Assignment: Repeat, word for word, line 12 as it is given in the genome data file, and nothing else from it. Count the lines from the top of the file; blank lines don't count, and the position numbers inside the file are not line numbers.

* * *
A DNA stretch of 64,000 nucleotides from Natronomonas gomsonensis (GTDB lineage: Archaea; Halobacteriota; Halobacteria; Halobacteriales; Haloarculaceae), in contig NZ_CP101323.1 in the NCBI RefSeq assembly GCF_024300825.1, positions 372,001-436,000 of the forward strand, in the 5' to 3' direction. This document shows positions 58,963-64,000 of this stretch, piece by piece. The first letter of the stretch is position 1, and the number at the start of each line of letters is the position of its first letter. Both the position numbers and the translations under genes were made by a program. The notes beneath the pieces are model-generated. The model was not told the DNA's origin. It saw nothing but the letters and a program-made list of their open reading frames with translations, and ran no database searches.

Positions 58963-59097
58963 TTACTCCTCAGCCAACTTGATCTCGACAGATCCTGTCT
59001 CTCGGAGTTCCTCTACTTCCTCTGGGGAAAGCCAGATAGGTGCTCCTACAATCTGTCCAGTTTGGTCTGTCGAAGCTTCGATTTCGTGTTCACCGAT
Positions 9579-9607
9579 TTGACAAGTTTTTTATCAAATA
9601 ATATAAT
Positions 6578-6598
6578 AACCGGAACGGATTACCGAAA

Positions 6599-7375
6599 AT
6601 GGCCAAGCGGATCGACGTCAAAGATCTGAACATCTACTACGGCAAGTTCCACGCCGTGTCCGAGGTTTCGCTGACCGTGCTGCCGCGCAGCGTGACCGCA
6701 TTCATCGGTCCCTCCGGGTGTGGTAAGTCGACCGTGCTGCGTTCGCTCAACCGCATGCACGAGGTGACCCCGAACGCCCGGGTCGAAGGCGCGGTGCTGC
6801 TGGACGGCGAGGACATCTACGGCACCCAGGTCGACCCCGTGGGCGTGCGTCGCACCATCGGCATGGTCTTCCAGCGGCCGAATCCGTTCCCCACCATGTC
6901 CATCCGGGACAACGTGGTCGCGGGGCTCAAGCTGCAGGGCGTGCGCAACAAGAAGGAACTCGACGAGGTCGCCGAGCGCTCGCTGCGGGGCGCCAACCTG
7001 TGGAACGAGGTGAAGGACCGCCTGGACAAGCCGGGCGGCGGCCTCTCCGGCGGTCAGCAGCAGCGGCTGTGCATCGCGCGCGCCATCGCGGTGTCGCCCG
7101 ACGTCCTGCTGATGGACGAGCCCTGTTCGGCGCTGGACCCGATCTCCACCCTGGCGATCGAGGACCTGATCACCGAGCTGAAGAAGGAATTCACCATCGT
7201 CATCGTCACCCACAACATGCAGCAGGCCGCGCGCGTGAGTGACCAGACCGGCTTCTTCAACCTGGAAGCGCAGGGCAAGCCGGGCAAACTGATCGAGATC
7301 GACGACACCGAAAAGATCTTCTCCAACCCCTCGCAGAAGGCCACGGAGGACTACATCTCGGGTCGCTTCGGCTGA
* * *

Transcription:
6601 GGCCAAGCGGATCGACGTCAAAGATCTGAACATCTACTACGGCAAGTTCCACGCCGTGTCCGAGGTTTCGCTGACCGTGCTGCCGCGCAGCGTGACCGCA